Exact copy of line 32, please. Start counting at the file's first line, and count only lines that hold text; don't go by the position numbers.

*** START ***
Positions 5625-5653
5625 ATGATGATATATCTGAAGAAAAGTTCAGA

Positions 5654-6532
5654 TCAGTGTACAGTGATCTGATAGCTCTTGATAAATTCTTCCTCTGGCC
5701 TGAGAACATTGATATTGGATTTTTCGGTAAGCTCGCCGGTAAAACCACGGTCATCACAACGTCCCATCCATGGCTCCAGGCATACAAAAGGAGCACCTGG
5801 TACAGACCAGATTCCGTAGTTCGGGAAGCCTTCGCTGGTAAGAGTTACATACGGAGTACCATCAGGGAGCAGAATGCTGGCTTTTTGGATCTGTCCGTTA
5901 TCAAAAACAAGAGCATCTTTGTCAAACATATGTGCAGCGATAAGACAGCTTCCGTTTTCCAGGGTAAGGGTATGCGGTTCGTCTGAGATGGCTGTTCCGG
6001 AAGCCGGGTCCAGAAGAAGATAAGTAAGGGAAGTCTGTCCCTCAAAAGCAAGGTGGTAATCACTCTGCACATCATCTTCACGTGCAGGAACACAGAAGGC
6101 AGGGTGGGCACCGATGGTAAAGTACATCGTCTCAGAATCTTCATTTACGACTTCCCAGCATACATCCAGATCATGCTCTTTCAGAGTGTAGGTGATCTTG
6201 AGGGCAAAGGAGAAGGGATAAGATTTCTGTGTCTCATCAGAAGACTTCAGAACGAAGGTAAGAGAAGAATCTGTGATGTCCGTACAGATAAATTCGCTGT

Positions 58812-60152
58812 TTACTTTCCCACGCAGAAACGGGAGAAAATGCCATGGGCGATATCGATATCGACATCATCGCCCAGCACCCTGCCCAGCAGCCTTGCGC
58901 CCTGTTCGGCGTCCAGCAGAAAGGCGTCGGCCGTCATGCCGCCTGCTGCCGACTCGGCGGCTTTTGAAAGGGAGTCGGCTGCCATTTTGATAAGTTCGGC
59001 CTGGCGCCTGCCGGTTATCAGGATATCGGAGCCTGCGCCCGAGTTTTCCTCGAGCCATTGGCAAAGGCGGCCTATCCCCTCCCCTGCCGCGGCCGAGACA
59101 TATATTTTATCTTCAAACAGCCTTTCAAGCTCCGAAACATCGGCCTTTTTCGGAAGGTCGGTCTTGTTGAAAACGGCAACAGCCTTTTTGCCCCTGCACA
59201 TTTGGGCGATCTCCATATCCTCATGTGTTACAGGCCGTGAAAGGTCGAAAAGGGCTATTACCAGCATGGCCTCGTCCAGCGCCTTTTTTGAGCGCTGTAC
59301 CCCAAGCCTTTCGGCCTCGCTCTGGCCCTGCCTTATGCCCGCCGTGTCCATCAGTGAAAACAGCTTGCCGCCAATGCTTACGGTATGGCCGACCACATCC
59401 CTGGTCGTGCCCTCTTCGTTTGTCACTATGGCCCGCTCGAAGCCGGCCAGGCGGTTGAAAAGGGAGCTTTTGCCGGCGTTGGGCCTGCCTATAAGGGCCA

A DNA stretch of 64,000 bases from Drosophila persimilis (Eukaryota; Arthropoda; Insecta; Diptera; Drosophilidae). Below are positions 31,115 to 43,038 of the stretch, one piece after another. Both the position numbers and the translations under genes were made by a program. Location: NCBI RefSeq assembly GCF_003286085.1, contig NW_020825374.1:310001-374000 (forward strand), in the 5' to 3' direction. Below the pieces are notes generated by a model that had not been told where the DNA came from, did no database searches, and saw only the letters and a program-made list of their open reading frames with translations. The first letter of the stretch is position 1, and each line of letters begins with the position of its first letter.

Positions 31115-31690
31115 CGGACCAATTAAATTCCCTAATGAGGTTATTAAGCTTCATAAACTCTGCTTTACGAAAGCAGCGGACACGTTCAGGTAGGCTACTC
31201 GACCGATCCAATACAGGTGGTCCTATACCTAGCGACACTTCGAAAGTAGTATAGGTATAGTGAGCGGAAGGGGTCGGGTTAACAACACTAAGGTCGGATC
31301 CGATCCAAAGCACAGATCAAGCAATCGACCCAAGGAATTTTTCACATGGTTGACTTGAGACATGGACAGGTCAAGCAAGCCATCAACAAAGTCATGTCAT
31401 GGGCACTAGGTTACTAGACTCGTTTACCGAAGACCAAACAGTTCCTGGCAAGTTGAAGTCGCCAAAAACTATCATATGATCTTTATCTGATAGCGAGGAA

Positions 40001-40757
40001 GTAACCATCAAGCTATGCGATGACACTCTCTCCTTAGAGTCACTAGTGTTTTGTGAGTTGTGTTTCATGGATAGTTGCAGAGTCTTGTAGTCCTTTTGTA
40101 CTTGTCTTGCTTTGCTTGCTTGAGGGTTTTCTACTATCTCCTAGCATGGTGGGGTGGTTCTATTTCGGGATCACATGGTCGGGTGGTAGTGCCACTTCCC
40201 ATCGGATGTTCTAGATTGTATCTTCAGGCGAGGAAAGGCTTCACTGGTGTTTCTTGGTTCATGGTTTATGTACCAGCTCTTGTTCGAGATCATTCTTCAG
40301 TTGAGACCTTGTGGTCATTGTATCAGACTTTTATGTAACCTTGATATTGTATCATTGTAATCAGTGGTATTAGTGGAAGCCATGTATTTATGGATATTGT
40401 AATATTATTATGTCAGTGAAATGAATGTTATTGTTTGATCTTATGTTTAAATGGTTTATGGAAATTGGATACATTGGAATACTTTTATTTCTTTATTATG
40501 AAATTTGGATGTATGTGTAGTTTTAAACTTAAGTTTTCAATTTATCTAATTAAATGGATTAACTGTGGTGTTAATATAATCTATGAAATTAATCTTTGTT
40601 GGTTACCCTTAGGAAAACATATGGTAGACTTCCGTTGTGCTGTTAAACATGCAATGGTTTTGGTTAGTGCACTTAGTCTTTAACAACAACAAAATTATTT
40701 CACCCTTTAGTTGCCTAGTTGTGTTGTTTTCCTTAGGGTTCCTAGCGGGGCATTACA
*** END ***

40601 GGTTACCCTTAGGAAAACATATGGTAGACTTCCGTTGTGCTGTTAAACATGCAATGGTTTTGGTTAGTGCACTTAGTCTTTAACAACAACAAAATTATTT